And it was a good experience, a short ride downhill followed by a “Feels longer than it should” train trip into the city. In no time at all we were in the usual gridlock of Te Whero Bridge. (of course Matt would have been here half an hour ago if he took an Uber)

Laneway PT experienceAfter the festival, come 10pm, we were done, ready to board a train at Britomart, destined for Onehunga to start the cycle home. Upon entering Britomart, it was desolate. The train signs on the board read Penrose, Newmarket & Waitakere. No Onehunga, and the last train on the board was a half hour away.

We were tired, grumpy, and had work the next day. as two slightly out of our comfort zone 30 year olds, professional jobs beckoned in the morning and enough was enough – Cue Uber. Surge pricing, equally long waits – One wonders if this could have been mitigated if trains were operating at a festival appropriate frequency.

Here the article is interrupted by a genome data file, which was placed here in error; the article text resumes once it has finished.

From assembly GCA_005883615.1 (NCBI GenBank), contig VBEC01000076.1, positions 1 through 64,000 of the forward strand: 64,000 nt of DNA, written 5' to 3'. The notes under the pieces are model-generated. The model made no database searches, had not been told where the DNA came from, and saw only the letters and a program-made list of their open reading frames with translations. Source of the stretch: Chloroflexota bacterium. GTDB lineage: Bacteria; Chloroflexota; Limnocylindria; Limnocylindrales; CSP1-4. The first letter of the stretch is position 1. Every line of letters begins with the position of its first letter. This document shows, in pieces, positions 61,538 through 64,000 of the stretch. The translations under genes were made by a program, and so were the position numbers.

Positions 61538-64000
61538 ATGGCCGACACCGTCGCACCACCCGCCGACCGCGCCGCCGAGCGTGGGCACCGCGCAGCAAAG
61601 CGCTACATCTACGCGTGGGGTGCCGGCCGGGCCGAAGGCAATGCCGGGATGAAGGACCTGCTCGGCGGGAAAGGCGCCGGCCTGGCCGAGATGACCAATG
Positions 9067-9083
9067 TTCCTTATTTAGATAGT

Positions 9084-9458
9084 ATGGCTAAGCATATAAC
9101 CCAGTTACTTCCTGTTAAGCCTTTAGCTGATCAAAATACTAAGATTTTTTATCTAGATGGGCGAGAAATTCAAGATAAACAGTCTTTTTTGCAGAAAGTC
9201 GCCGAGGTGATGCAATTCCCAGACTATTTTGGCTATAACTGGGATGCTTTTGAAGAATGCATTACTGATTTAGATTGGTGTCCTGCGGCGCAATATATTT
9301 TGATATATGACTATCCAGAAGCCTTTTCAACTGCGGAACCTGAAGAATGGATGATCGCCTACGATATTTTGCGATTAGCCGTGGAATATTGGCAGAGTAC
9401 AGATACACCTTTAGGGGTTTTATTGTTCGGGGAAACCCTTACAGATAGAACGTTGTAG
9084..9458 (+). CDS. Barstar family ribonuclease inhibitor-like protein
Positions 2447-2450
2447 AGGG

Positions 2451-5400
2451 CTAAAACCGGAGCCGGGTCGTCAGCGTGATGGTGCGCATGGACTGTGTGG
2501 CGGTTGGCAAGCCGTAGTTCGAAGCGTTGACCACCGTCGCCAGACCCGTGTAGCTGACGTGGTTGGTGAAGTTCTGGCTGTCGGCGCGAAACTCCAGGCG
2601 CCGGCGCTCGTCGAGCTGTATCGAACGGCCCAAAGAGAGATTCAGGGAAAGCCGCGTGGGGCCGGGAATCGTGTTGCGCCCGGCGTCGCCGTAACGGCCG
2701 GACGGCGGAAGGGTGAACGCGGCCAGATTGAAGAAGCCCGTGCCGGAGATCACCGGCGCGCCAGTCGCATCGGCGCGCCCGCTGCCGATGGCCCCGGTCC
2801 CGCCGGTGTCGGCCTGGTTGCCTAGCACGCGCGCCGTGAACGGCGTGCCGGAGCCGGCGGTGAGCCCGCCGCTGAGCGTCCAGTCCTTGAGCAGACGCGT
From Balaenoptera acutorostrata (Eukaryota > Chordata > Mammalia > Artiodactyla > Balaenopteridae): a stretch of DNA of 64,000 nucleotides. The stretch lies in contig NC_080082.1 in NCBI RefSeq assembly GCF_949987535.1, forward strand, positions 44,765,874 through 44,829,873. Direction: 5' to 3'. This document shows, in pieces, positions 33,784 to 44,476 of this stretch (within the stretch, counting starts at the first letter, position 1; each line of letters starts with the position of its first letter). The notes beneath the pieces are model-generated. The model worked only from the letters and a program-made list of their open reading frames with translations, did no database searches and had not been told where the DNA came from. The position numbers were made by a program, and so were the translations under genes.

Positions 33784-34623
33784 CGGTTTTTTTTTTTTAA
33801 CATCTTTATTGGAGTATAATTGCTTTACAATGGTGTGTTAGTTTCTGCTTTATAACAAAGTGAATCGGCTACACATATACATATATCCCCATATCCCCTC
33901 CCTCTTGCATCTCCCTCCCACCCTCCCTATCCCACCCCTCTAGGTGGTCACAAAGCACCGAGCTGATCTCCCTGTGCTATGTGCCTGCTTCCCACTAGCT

We found a cab, and I uttered the most absurd phrase I have ever uttered. “can you take us from here to Onehunga Train station please?”

Laneway PT experience 2Sometime later we were back in Onehunga, we grabbed the bikes, and commenced the ride uphill to our respective homes. (along the new & lovely Onehunga Mall cycle lanes). There is no way I’ll ever talk my friend into trusting the trains again.

My questions to AT are;

  • Was there a PT plan for this festival?
  • Do you have a planning team responsible for PT during events?
  • Was there a train coming? if not, why wasn’t it on the board? There was no way to check, and ‘waiting to see’ was unacceptable.
  • Is this the experience a casual train user should be confronted with?